The invasion of Ukraine has propelled energy supplies to the top of the priority list. In the near future, the liquified natural gas market is expected to grow and vary.
LNG carrier spot costs have soared to almost $500,000 per day, while time-charter rates have surpassed $200,000 per day, establishing a new record. Although the cost of a brand-new vessel is now exceeding $250 million, orders are all still coming in, and there are currently more than 300 vessels on the order book.
EFFECTS OF WAR
Shipping has been significantly impacted by Russia’s invasion of Ukraine started a year ago. The disruption in the oil and natural gas sector has been severe, according to shipbroker Xclusiv Shipbrokers’ most recent weekly report in March 2023. Russia, the second-largest oil exporter in the world, no longer has Europe.
The preponderance of Russia’s oil infrastructure was focused on moving oil west. Despite having an insufficient infrastructure to transfer large amounts, European sanctions have prompted Russia to look eastward for a new oil consumer base. More tankers were wanted in the Baltic and Black Sea as a result, in addition to the lengthier voyages to the East but also for ship-to-ship transfers. All this was going on, Europe also had a requirement for seaborne oil trade and was compelled to look for other oil sources in order to replace pipeline oil supplies with seaborne loads. As a result, shipping tonne-miles have increased, and vessel supply has dropped while vessel demand has increased.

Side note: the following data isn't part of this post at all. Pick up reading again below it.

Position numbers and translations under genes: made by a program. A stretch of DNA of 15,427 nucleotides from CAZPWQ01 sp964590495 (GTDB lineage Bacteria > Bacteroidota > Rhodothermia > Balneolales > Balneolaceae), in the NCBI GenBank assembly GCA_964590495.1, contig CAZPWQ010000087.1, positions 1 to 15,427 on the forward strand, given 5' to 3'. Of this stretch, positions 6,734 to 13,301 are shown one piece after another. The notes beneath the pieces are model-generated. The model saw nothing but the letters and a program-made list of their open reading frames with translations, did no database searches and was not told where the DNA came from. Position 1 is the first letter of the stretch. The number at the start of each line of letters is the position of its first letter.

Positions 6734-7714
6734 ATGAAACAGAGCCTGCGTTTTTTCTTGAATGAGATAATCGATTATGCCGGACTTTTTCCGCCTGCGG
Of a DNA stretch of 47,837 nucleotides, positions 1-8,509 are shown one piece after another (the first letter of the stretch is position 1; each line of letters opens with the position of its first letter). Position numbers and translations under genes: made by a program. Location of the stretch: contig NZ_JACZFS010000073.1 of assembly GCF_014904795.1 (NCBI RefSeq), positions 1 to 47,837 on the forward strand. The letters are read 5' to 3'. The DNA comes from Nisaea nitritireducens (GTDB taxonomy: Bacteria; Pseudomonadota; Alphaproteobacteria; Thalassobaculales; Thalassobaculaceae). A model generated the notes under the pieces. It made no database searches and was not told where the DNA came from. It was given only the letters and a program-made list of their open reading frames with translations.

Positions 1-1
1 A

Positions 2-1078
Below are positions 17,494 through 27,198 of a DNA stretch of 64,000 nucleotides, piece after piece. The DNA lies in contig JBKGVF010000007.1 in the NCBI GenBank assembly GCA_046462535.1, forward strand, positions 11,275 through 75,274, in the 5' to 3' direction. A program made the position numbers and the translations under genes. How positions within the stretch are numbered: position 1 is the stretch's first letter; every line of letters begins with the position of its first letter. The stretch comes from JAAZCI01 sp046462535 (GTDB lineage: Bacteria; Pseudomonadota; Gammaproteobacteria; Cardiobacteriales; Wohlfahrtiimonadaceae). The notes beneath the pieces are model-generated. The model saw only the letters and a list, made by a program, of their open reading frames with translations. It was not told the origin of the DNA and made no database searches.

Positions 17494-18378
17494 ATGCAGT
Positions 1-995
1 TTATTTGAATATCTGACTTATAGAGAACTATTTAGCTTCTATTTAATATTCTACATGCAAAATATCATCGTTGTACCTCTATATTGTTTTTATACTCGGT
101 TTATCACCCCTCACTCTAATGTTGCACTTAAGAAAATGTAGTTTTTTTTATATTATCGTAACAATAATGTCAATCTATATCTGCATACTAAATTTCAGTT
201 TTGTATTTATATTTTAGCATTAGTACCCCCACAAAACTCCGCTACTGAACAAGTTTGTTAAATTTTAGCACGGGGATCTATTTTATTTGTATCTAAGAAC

Xclusiv also reports that “the invasion of Ukraine also lifted oil prices, with Brent Oil Futures surging 35% higher within the first 10 days of the battle and remaining at ranges between USD 95 and USD 118 per barrel for almost 5 months, before starting to de-escalate towards lower levels. Russia announced a reduction in oil production of 500,000 barrels per day on February 5, 2023, the day oil product sanctions began. According to traders and analysts, the production reduction was essential because the majority of Russian oil goods must travel outside of Europe to regions like Africa, Latin America, and East Asia in order to find customers willing to switch from expensive European suppliers to inexpensive Russian ones.
Due to maintenance issues, Russia gradually stopped exporting natural gas through the Nord Stream pipeline, prompting the EU to seek substitute suppliers and lowering Russia’s market position in its gas market from around 50% to under 10%. The European quick transition to LNG has had a favourable impact on the market for LNG carriers, driving up freight rates and vessel prices, as well as the price of LNG commodities.